ELIZABETH KOLBERT: Chicago grew up along the banks of the Chicago River. And at the time that the city was founded, it flowed east into Lake Michigan. And Chicago basically used the river as a way to get rid of its waste. That was its human waste, and also, as the stockyards grew up in the city, all of its animal waste. And it was said that the river was so thick with filth, a chicken could walk across it without ever getting her feet wet.

This was, obviously, revolting, but it was also a serious public health hazard because Chicago draws its drinking water from Lake Michigan. So around the turn of the 20th century, it was decided– they were getting constant outbreaks of waterborne disease. So it was decided as a public health measure, something had to be done, and that something was an enormous construction project, perhaps the biggest of its day, which resulted in the construction of, basically, a canal that reversed the flow of the river. So now if you go to the Chicago River, it no longer flows into Lake Michigan. Rather, it flows away from Lake Michigan.

JOHN DANKOSKY: And away from Lake Michigan into a river system that ends up taking this waste, essentially, down to the Mississippi River, all the way down to the Gulf of Mexico.

ELIZABETH KOLBERT: It pretty much eliminated this public health problem. But in the process, it connected these two great drainage basins, so the Great Lakes drainage basin and the Mississippi drainage basin, which, previously, there had been no way, no aquatic connection between the two.

JOHN DANKOSKY: And this wouldn’t necessarily be a problem, except for the fact that in this other river system is a particularly nasty invasive species that’s really hard to control. And the people desperately don’t want it to get into Lake Michigan.

ELIZABETH KOLBERT: Just to say it would be a problem even without this particular invasive species that we’re going to talk about, because both the Mississippi River system and the Great Lakes system are both highly invaded systems. So there are species in both systems that the other one would prefer to keep out because they’re wreaking havoc.

But the species that I believe you’re alluding to, which is actually a collection of species, is referred to collectively as Asian carp. It’s actually four species of carp that were imported to the US purposefully back in the ’60s and ’70s and have since basically taken over the Mississippi River system. And people who live around the Great Lakes really, really don’t want them in the Great Lakes.

JOHN DANKOSKY: And they’ve taken over the river system because they’re very efficient at just eating and crowding out all the other species that are there. And they’re there in part because we didn’t want to put chemicals into the river. Hold it, how’d that happen?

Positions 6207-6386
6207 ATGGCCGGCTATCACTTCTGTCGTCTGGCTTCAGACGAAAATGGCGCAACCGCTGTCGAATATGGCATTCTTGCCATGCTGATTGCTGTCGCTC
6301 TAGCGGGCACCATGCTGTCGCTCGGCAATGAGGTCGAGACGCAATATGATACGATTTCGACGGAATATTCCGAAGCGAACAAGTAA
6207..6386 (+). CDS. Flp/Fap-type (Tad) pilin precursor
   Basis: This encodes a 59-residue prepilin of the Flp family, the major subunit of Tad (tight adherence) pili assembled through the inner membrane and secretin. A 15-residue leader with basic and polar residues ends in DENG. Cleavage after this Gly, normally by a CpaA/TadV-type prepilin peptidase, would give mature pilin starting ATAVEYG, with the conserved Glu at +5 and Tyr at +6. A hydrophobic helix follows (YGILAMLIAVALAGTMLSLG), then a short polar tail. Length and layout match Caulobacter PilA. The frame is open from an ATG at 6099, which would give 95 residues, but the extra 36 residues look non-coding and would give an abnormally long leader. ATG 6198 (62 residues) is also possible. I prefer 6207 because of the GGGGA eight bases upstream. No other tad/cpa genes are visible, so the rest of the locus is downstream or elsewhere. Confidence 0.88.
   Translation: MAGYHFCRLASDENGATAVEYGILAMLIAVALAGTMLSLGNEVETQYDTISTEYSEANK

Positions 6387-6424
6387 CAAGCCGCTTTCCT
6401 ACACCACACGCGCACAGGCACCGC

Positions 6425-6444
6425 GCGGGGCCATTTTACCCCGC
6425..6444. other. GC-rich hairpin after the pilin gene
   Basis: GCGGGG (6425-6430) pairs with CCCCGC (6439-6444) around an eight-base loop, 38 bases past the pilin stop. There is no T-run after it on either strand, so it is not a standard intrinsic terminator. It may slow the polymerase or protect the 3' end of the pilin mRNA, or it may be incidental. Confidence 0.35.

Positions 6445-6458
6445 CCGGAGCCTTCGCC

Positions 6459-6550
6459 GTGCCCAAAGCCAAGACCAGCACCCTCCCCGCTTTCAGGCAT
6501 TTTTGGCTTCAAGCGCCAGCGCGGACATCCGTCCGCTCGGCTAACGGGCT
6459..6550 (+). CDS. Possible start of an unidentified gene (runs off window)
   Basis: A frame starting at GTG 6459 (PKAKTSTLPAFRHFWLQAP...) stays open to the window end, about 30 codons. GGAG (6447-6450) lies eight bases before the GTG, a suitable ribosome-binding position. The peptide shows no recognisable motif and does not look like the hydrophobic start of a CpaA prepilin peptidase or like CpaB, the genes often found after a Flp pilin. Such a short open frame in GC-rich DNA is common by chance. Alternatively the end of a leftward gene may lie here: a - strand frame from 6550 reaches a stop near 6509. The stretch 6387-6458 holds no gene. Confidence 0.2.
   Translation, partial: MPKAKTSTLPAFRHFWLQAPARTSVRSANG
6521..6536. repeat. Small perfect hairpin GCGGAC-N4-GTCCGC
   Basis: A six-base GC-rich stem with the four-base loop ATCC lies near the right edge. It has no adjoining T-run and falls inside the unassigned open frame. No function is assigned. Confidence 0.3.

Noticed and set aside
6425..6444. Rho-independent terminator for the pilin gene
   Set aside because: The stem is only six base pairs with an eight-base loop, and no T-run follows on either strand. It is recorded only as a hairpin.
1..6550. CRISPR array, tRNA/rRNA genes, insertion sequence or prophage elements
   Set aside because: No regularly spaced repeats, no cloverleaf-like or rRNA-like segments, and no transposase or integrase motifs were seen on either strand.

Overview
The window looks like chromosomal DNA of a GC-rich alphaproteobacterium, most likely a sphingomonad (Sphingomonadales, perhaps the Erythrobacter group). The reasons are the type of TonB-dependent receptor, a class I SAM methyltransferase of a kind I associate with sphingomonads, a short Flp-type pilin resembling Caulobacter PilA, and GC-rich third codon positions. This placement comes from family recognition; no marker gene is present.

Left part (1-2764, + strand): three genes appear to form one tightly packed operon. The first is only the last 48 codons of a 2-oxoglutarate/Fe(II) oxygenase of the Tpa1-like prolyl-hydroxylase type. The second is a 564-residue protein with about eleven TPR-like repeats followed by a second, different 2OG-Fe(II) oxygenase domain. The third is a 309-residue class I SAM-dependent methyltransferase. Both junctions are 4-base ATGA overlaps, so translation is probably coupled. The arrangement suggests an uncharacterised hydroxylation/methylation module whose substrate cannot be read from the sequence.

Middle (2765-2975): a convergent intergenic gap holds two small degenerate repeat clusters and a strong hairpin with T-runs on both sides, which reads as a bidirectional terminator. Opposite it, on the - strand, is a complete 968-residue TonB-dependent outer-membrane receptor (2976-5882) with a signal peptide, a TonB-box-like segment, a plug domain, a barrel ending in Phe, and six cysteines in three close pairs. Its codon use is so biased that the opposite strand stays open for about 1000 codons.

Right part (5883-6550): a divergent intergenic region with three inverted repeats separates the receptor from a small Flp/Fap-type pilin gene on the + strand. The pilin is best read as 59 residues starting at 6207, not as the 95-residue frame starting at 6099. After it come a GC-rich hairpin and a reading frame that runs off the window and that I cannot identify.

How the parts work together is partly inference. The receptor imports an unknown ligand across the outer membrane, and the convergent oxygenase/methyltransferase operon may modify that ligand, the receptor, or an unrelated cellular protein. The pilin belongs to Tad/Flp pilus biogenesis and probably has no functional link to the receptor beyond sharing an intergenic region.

ELIZABETH KOLBERT: Yeah, it’s one of those sad/comic ironies of our time, is that these fish were imported to the US at an effort, what’s called biocontrol, so using one species to get rid of the problem that another species is causing us. Humans– it’s always done from a human perspective. And so, in this case, one of the species was brought in because it’s a very efficient herbivore. It eats aquatic plants, and there are a lot of invasive weeds that people were trying to get rid of from waterways. So this was said as well. Instead of dumping herbicides in the water, we’ll dump these fish in the water, and they will get rid of our weeds.

Another species was brought in because of the nutrient loading that occurs from sort of insufficiently treated sewage. This was the time of the Clean Water Act. Communities were under a lot of pressure to reduce this nutrient loading. And the idea was these fish, who are very efficient filter feeders, would help do that. They all got loose and basically swam their way all the way up to the very edge of Chicago.

JOHN DANKOSKY: It’s such a fascinating story because the original notion that we want to solve the problem of a filthy river that’s filled with waste by this enormous project of rerouting it, and then it eventually ends up causing all these other downstream effects. The other way of thinking about it, of course, Elizabeth, is, we could just not dump so much stuff in the river. But that gets to this habit of mind– I mean, how people think about the problem that they’re facing right now. And that’s something that I think you grapple with quite a bit in this book.

ELIZABETH KOLBERT: At the heart of the book is this question of, how we deal with these problems, which are increasing in scale. So we’re starting with the Chicago River, which is a, let’s call it a regional problem. And we get all the way up to climate change, which is a planet wide problem, and how are we going to respond to that.